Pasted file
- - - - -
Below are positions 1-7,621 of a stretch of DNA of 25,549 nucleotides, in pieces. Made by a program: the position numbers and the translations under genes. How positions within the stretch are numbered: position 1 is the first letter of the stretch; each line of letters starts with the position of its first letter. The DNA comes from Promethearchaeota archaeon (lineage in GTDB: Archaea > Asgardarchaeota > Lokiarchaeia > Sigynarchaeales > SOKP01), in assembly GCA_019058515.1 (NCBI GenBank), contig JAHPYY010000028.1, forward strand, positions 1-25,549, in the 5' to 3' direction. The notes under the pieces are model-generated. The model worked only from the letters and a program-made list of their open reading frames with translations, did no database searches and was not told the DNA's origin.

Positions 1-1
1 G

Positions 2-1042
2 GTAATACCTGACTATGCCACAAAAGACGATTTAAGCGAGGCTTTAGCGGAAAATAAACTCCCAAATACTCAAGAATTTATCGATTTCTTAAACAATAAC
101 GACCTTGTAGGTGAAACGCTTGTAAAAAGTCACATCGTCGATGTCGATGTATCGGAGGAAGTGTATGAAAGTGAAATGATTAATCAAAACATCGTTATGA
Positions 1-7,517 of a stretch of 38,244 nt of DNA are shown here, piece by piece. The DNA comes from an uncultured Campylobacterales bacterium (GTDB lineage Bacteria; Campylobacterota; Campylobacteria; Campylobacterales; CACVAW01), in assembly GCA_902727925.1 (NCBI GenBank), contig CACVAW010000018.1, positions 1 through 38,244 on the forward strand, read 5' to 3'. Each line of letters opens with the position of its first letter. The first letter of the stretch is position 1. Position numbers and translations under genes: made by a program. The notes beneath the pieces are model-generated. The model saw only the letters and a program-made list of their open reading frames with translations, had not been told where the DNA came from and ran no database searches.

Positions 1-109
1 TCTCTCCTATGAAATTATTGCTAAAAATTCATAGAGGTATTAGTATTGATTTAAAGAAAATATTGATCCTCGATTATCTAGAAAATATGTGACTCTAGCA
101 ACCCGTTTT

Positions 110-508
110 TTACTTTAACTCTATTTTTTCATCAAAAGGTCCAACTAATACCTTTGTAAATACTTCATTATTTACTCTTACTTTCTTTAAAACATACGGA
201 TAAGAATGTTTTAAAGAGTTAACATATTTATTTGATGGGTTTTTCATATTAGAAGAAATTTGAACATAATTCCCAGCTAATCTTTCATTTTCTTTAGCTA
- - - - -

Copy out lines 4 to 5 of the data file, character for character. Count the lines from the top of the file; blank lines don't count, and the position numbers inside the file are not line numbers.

Positions 2-1042
2 GTAATACCTGACTATGCCACAAAAGACGATTTAAGCGAGGCTTTAGCGGAAAATAAACTCCCAAATACTCAAGAATTTATCGATTTCTTAAACAATAAC